The Sociological Marketability of Human Rights Doctrine

Mohammad Husni Abumelhim


Modern human rights theory is increasingly susceptible to politicization in a manner that debilitates its enforcement- particularly in third world nations and the Eastern bloc. Seen by many as a tool of western imperialism and a banner of democratic crusade, it is mistrusted by those who could otherwise benefit greatly from its advocacy and implementation. This article aims at exploring the challenges of human rights’ sociological marketability in light of these issues. More specifically, it attempts to address the problem of sociological marketability of human rights in increasing religiously and culturally pluralistic globalized society by examining the deep entrenchment of modern human rights theory within its roots of Western political philosophy and challenges that such limitations cause, arguing that there is no better way to ensure the survival of human rights doctrine than to depart fromWestern individual-centric view that finds itself incompatible with eastern religious and ethical systems and cultures.


Sociology; Marketability; Human rights

Full Text:



An-Na’im, A. A. (2005). The interdependence of religion, secularism, and human rights. Common Knowledge, 11 (1), 56-80.

Beitz, C. R. (2013). The idea of human rights. Oxford, Oxford University Press.

Donnelly, J. (1989). Universal human rights in theory and practice. Ithaca, Cornell University Press.

Martin, J. P. (2005). The three monotheistic world religions and international human rights. Journal of Social Issues, 61 (4), 827-845.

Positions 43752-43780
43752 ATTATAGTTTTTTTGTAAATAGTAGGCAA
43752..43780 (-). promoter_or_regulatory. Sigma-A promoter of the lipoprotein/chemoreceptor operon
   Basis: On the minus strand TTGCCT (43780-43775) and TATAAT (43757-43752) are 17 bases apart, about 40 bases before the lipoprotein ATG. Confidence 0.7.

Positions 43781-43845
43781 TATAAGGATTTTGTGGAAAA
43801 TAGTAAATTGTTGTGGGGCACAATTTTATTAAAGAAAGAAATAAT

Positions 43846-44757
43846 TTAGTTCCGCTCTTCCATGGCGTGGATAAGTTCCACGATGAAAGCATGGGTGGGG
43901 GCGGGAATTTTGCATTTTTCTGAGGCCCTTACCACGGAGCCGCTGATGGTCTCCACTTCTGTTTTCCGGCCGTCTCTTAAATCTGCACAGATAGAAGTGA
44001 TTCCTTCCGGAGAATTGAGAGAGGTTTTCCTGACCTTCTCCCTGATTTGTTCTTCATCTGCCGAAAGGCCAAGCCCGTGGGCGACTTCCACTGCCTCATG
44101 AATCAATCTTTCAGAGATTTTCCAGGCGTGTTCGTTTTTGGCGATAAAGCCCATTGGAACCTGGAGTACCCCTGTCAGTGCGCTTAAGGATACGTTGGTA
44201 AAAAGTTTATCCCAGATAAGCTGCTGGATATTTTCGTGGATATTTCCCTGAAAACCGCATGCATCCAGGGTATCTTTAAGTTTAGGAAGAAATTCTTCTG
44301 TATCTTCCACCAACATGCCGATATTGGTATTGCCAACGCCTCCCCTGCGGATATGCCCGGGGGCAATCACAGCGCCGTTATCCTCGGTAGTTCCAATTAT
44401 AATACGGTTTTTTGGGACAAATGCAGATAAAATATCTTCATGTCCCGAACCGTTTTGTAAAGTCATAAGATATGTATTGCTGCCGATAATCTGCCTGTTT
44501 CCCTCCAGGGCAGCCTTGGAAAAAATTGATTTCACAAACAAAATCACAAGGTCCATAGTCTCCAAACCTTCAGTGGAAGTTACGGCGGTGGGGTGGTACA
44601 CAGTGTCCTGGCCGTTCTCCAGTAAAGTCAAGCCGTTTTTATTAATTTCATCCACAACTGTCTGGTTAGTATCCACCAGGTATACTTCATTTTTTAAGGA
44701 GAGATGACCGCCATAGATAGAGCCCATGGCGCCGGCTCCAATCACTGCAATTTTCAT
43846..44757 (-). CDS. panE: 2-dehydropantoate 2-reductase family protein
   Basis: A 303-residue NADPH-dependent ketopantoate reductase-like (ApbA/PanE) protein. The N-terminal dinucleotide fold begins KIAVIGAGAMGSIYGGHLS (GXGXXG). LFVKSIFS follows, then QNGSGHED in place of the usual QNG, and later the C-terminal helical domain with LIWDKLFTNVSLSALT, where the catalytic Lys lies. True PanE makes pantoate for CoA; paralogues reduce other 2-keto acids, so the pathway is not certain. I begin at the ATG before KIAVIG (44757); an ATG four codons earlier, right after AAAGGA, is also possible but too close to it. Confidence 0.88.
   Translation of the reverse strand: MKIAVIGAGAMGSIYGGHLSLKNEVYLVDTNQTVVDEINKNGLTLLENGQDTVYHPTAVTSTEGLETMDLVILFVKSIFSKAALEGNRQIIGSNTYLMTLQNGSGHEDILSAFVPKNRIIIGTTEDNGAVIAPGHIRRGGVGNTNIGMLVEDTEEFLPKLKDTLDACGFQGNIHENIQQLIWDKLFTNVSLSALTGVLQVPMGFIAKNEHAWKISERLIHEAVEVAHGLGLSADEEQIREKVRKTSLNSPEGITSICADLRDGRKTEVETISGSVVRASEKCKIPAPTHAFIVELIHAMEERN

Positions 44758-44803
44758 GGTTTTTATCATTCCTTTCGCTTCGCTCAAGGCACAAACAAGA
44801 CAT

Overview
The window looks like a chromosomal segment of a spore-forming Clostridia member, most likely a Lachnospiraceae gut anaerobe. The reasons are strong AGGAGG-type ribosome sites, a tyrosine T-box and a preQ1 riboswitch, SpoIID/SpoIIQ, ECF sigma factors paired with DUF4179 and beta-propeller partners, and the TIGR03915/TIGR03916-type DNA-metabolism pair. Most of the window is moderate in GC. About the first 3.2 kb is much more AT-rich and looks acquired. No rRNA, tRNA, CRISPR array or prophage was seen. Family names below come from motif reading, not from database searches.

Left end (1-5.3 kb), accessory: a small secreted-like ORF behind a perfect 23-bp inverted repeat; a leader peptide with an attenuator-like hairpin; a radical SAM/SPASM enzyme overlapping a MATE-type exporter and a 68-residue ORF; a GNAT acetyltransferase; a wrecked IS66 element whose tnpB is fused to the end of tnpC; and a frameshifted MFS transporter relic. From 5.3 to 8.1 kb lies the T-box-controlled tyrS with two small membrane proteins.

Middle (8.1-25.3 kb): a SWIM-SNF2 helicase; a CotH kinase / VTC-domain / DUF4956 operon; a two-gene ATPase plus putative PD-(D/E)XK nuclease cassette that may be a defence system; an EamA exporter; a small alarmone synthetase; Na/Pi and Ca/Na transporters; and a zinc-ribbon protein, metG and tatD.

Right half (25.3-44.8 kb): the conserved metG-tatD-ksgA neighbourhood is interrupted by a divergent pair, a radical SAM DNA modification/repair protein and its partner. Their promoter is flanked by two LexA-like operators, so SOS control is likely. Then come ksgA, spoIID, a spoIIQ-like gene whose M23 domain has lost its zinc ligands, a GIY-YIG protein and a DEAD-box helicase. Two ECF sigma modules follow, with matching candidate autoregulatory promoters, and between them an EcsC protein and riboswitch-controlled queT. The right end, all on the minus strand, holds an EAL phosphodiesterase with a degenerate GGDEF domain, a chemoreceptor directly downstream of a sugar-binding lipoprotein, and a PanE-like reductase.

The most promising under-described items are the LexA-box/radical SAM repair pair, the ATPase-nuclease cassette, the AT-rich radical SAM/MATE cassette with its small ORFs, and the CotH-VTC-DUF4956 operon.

Twiss, S. B. (2011). Global ethics and human rights. Journal of Religious Ethics, 39(2), 204-222.



  • There are currently no refbacks.

Copyright (c) 2014 Mohammad Husni Abumelhim

Creative Commons License
This work is licensed under a Creative Commons Attribution 4.0 International License.

Share us to:   


  • How to do online submission to another Journal?
  • If you have already registered in Journal A, then how can you submit another article to Journal B? It takes two steps to make it happen:

1. Register yourself in Journal B as an Author

  • Find the journal you want to submit to in CATEGORIES, click on “VIEW JOURNAL”, “Online Submissions”, “GO TO LOGIN” and “Edit My Profile”. Check “Author” on the “Edit Profile” page, then “Save”.

2. Submission

Online Submission:

  • Go to “User Home”, and click on “Author” under the name of Journal B. You may start a New Submission by clicking on “CLICK HERE”.
  • We only use four mailboxes as follows to deal with issues about paper acceptance, payment and submission of electronic versions of our journals to databases:;;;

 Articles published in Cross-Cultural Communication are licensed under Creative Commons Attribution 4.0 (CC-BY).


Address: 1055 Rue Lucien-L'Allier, Unit #772, Montreal, QC H3G 3C4, Canada.
Telephone: 1-514-558 6138 
Website: Http://; Http://;

Copyright © Canadian Academy of Oriental and Occidental Culture